May Day: How to cover global protests in real time

Reading time: 1 min

The annual protest/celebration that accompanies the first day of May, aka International Workers’ Day, resurrected the Occupy movement in many countries across the planet.

Protests lend themselves well to liveblogs; reporters can spread out and collaboratively collect quotes, photos, video and audio files so readers can follow along in real time. Here are a few different real-time strategies ScribbleLive’s clients used to cover May Day:

Reuters took an international approach to its live coverage, publishing photos and videos from their pros as well as citizen journalists and regular people. The news giant even embedded a UStream live feed published by Tim Pool, who covers technology and journalism in real time at Timcast (he makes his feed available to anyone for free, so long as they credit him).

In the UK, Sky News‘s home affairs correspondent Mark White covered the protest with photos and updates from the Occupy London protest, producing a one-man liveblog packed with interesting insight.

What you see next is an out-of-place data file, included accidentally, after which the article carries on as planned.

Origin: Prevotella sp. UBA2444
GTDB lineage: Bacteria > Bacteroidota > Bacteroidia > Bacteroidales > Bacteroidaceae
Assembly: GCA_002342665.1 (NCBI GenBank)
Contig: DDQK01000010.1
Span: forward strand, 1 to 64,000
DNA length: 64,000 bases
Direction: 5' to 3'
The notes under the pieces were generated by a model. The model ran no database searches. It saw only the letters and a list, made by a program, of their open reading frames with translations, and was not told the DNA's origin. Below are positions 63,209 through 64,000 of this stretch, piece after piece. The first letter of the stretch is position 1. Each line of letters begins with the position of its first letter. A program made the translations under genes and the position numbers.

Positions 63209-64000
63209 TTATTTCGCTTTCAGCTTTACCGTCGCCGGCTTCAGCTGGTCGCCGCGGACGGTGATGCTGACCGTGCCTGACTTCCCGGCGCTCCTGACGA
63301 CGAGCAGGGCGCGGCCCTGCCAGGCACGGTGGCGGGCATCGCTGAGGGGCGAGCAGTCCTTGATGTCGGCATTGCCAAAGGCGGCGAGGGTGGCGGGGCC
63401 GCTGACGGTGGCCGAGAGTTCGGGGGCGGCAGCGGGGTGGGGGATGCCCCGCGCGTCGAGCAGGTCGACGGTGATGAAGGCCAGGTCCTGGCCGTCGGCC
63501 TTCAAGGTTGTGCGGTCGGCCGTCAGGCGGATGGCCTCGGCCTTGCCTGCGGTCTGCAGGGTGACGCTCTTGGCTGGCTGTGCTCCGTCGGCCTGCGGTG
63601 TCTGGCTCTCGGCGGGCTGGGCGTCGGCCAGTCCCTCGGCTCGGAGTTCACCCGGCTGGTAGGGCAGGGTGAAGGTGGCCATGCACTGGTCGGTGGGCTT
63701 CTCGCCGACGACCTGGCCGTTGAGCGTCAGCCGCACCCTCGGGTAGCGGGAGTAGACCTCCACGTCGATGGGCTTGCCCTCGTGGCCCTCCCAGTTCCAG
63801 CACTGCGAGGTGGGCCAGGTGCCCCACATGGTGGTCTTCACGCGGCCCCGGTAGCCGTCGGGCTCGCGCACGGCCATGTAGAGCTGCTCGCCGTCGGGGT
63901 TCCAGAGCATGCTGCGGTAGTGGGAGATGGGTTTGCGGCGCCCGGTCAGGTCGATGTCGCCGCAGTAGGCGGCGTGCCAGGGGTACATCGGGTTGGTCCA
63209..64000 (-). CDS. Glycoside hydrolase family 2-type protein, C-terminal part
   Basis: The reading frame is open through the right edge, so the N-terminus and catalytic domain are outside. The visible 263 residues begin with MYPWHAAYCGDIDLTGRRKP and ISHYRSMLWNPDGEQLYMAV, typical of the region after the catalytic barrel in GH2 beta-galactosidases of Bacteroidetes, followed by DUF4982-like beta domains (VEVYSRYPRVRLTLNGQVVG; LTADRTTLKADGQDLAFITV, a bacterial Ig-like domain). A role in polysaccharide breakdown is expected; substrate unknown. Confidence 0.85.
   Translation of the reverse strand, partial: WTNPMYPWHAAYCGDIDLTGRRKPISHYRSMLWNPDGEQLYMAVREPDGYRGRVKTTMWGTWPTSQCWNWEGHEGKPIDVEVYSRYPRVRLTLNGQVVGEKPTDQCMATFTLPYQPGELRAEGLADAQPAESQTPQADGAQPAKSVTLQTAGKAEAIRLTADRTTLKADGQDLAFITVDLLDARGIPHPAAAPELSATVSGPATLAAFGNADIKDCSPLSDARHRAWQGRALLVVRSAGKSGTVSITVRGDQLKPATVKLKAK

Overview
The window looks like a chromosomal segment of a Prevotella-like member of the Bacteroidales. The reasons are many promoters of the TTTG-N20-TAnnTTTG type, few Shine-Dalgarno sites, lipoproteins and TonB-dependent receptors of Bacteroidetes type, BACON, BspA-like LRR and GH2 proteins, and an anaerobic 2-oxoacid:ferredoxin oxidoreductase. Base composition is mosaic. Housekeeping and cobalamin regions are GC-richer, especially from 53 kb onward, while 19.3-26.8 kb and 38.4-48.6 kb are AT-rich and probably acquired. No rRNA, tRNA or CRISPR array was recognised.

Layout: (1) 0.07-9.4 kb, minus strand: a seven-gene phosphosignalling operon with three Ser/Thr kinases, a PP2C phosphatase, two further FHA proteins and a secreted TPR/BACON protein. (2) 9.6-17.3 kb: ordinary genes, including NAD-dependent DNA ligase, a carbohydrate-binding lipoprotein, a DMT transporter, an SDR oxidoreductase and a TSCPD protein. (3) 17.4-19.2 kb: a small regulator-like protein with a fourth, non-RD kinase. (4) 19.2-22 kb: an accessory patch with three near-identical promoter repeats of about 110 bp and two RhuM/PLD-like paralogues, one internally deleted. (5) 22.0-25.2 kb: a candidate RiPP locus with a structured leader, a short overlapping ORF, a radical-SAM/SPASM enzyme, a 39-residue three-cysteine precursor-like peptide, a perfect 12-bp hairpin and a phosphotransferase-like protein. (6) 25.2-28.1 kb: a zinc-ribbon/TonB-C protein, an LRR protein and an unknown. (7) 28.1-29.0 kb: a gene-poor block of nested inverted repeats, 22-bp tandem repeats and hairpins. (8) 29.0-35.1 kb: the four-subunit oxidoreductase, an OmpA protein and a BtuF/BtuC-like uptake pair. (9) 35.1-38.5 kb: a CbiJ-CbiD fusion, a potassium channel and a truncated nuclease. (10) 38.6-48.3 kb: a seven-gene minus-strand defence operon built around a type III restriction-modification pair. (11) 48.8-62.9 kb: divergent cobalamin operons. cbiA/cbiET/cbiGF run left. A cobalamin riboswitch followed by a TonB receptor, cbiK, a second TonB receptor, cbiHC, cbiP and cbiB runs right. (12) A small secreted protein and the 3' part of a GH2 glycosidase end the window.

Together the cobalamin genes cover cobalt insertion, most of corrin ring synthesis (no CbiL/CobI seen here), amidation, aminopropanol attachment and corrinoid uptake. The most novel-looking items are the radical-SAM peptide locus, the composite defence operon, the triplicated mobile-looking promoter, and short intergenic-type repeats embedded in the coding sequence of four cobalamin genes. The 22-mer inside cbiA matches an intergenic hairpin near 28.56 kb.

The New York Daily News used LiveArticle to track arrests, police run-ins and the location of the protest as it surged through the city from Lower Manhattan to Wall Street all the way to Brooklyn. Reporters snapped photos of protestors and included quotes from interviews in the caption, making each post a mini story.

In Canada, Montreal’s protest gained power quickly; students have been protesting tuition fee increases for months, and drastic tactics have been used by police and school officials to try and subdue the movement. The Montreal Gazette sent six reporters to cover the march with words, photos and video. The roaming reporters performed on-the-street interviews with protesters using Scribble’s mobile apps — check out this one with a retired prof who explains why he’s taking part in the protest.

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